It’s a funny thing about Yves Saint Laurent. Whenever a new designer takes over at the label, he (and it’s always ‘he’) has an ‘Yves moment’ and sends out a collection that tries very hard to reinterpret the house’s signature looks.
Even if they veered off later, Alber Elbaz, Stefano Pilato, Tom Ford and Hedi Slimane all did it. And now Anthony Vaccarello has done too. Maybe that’s understandable because the pressure on any designer for his first collection (especially when he’s closed his own business to focus on a label exclusively) is huge.
His debut show yesterday was a sort of 1980s YSL homage. We got lots of black, some Le Smoking jackets, deep V necklines, some reinterpretations of signature eveningwear, 80-style shoulder pads, gold lamé, theatrical matador jackets, and even 1960s-style see-through blouses.
Was it any good? Hmmm. I think the jury’s still out on that one. The critics hedged their bets for sure. But then fashion many critics don’t like to criticise for fear of being banned or having advertising pulled, as well as for fear of changing their mind a few months later and being seen as out of the loop.
Myself? Well, some of it looked great and some of it looked pretty atrocious. Not that any of it was exactly surprising. Vaccarello is known for his love of super-sexy mini style and there was plenty of that.
It was clearly a collection designed by a man (female designers just don’t go in for that level of gratuitous nipple display) and one that’s aimed at the younger, less conservative customer the label now targets. But it did make me wonder why, in late 2016, male designers still think that full bared breasts are the future of fashion.
And if you use the excuse that Vaccarello was, after all, simply designing for the label’s own high profile customers, I suppose you could argue that some of those might go for a sequinned nipple cover instead of actual material. I don’t think we’ll see that dress on any red carpets soon. But who knows?
So what did work? Some of the leather pieces, the lamé, the interesting cuts (proving that as a designer, technically, Vaccarello is actually better than Slimane) and the overall theme as the clothes tapped into that 80s trend and a number of looks we’ve seen over the past three weeks.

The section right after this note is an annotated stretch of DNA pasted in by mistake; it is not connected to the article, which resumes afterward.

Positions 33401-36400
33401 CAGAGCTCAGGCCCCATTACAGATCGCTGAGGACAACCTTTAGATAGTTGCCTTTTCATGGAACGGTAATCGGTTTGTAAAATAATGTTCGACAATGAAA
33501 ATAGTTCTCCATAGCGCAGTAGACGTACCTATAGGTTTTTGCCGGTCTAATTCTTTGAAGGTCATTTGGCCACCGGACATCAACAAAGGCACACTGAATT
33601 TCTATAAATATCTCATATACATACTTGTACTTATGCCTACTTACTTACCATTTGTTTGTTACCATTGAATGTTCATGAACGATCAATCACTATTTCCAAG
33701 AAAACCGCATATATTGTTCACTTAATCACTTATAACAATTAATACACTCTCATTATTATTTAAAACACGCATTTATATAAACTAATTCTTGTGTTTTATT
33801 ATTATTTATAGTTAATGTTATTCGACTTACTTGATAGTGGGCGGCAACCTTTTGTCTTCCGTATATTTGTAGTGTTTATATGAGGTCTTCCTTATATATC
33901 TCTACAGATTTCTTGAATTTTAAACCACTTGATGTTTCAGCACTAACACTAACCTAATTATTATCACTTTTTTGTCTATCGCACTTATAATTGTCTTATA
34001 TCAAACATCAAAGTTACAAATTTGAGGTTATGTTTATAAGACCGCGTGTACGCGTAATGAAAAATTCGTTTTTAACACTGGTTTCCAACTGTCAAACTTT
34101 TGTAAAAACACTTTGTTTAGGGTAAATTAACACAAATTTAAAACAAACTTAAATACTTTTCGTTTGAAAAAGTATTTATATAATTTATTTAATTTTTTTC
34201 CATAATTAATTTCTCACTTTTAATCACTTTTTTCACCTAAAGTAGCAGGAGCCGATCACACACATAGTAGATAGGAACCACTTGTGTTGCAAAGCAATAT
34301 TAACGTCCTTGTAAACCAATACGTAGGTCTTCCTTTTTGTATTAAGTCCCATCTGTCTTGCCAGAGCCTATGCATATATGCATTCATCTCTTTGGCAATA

The fitted top and baggy jeans combo was here, as was the contrast leg of mutton sleeve in leopard print (also seen at Burberry and DSquared2). Although here it was just a single sleeve and looked a bit, well, odd.
In fact, the whole series of leg of mutton sleeves wasn’t exactly easy on the eye with the dropped shoulder line combined with that exaggerated puff being a tough call for anyone looking for relaxed after dark dressing. Again, like the whole collection, some of them worked and some of them not so much.
We got long tasselled earrings, frilled stilettos, heels spelling out the YSL logo and hosiery with that logo picked out in diamanté at the ankle (a throwback to the sightly tacky 80s, if ever there was one).
Missing was a heavy focus on the bags and the other accessories that are so important to luxury lines. But this was a debut, a stake in the ground, a “work in progress” (as Vaccarello admitted) and so the rules tend to change for that type of collection.
Perhaps what will be more interesting is what product actually packs out the stores. What we get as a pre-collection in a few months and what he turns out for AW17 next Fashion Month. That will tell us what Vaccarello really plans to do with YSL. And of course, when Kering releases its financial results next year we’ll really know whether Vaccarello’s vision is as much of a winner as Slimane’s turned out to be.